Slow day at work...
“What if I choke on a cracker?”
“You won’t choke.”
“But what if I do?” the boy said, and the father picked up a Bible.
“If you choke, then you can drink the wine.” The father tapped the cover. The boy looked ahead. Burning candles surrounded them.
“Mom says drinking is wrong.”
The father flipped the pages. He then placed the Bible back on a shelf attached to a bench in front of them.
“Mom’s not here.”
“Well, when mom's not here I’m in charge. And if you choke on a cracker I give you permission to drink the wine.” The father spoke sternly - stern enough to silence the boy’s questions.
“You won’t choke, though…No one does…and your mother’s right, drinking is bad.”
The father picked up the Bible again. He tapped the cover. It was a dark room, even with the burning candles.
“You probably wanted to play basketball or something,” the father said. He adjusted his position. “I wasn’t sure where you’d want to go…Ra…Your mom said you liked architecture.” He stared at the ceiling, noticing the different colors of painted glass.
“I don’t play sports,” the boy said.
“Me neither,” the father said. “I don’t really like architecture either, though.”
They were silent. People prayed all around them.
“You probably shouldn’t drink the wine, though…Your mother’s right. You’re young.”
“I know you’re supposed to be 21. I’m not dumb.”
The father smiled. “21. That’s right.”
He looked down at the boy, and for the first time he didn’t immediately look away. For the first time he noticed the familiar blue eyes.
“You do well in school?”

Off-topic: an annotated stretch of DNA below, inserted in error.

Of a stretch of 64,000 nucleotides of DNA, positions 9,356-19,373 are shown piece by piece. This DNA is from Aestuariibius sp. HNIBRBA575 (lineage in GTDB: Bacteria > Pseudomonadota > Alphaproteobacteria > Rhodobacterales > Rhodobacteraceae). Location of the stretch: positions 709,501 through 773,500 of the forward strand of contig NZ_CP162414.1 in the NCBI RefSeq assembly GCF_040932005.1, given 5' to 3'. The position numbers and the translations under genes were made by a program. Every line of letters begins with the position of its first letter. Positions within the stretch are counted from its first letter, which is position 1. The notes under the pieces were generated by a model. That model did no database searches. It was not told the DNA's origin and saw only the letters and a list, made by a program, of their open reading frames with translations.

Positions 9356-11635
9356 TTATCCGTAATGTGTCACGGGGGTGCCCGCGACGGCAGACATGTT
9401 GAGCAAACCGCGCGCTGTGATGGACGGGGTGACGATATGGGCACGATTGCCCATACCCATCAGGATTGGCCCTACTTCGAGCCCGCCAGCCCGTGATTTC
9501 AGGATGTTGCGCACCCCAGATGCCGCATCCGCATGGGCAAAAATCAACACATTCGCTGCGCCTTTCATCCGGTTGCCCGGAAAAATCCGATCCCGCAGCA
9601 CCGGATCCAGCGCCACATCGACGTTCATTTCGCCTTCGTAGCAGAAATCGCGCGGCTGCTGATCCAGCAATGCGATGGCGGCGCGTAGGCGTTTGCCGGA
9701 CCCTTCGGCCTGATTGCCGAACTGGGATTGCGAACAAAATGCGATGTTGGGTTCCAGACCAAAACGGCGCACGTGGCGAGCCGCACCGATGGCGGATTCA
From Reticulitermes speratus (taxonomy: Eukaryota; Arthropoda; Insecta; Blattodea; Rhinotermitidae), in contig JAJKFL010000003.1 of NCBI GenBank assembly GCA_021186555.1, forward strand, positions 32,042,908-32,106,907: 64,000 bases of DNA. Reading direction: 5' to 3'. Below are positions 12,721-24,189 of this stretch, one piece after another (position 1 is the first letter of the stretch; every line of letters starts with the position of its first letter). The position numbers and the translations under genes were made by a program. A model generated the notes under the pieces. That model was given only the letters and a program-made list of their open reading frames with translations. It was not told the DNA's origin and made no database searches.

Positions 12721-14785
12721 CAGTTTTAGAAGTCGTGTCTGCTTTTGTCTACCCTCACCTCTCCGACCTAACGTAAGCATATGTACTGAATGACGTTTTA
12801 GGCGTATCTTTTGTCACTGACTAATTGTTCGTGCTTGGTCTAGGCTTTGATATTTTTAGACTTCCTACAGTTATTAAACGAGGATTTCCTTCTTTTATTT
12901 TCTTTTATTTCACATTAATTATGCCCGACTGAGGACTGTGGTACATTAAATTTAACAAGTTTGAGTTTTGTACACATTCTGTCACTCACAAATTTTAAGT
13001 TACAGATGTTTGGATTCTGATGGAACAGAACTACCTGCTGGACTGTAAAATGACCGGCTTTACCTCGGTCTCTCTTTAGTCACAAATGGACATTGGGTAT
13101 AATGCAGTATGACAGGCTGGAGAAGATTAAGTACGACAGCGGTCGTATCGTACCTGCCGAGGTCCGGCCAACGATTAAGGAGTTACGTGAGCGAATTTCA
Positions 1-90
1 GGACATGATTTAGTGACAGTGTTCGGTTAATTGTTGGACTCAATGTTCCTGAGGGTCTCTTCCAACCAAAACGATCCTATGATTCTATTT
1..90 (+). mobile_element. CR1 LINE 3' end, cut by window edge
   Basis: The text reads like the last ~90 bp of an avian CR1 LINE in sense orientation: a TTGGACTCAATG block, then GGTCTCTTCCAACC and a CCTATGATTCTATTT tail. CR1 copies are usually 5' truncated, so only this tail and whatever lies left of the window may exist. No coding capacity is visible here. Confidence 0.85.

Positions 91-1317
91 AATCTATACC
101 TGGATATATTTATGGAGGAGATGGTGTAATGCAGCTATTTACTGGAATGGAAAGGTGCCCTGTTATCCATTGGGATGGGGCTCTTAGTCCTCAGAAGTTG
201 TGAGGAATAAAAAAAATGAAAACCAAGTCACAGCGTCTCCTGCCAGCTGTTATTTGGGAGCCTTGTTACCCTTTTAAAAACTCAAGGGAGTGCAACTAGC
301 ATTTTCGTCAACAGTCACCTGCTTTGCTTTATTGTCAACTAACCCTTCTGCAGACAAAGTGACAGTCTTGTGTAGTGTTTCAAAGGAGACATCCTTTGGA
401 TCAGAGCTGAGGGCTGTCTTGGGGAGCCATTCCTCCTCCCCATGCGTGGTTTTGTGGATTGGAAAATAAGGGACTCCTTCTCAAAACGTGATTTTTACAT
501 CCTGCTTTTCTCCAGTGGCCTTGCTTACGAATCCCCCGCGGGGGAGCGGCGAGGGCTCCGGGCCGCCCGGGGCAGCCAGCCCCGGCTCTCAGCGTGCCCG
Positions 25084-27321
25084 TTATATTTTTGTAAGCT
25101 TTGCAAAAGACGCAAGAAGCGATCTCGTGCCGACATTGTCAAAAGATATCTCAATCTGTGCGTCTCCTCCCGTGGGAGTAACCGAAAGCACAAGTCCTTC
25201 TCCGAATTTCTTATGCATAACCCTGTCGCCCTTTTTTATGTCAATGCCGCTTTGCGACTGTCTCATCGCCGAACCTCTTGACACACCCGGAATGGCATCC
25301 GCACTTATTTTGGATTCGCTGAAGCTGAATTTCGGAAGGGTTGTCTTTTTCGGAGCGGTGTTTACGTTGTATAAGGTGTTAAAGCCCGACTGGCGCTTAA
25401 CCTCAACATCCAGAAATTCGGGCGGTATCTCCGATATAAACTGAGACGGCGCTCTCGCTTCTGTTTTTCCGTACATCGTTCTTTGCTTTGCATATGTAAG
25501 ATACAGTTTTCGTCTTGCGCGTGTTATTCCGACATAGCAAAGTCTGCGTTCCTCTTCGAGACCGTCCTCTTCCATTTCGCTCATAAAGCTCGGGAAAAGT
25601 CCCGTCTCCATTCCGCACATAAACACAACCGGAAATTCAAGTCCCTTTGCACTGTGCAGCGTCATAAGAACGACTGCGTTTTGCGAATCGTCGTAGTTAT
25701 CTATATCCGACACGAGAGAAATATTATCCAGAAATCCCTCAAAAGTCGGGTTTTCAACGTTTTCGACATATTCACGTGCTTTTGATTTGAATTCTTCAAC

The boy spoke sharply, and the father paid close attention.
“Well, good…School’s important…Your moms told you that, I’m sure.”
“I like Art,” the boy said, without being questioned.
And then people all around them stood from their benches, mid prayer. They moved to the front of the church, forming a nice, neat line, heading straight for the candles. It felt as if everyone was leaving them.
“See…No one will choke. Watch.”
And the boy watched, just as the father told him to.
“I can do that,” the boy said.
“I’m sure you can,” the father said. And he laughed under his breath - a condescending laugh. The boy quickly stood. He was now the tallest.
“I’ve drunk before,” the boy said. And he moved past the father’s legs.
“You don’t want me to come with you?”
The boy neither stopped nor spoke, and simply took his spot at the back of the line. He was the only child, a sight that amused the father as he watched the boy move forward one small step after another. He then stood in front of a priest and a small cracker was placed by his mouth. Not hesitating, the boy took it, faster than anyone had before him, and he put the cracker in his mouth. Before beginning to chew, he took a sip of wine, though it was not offered, and he moved away, causing the other people to turn to his direction, as if he was the only person worth noticing.
“Did it taste good?” the father said.
The boy continued to chew, making a face that required no response. The father smiled. He leaned in close and stared at the boy's familiar blue eyes.
“I don’t like wine either,” the father said. And they sat. The boy swallowed. The father silently laughed - not a condescending laugh.
“I like the buildings near my school,” the boy said. “I like the designs...That’s what my mom meant.”
“Oh,” the father said, and he looked to the front, noticing people still waiting for their crackers, all different sizes, shapes, and ages. But with no children there, it was far less entertaining to watch.
The father stood. He tapped the Bible resting on a shelf attached to the bench in front of them.
“It’s early,” the father said. And the boy looked up, noticing the father staring at his own feet, waiting.
So the boy stood. He was much shorter than the father - just as it should be.
They then walked through the isle, using the candles to light their path, side by side, silent as they exited the church.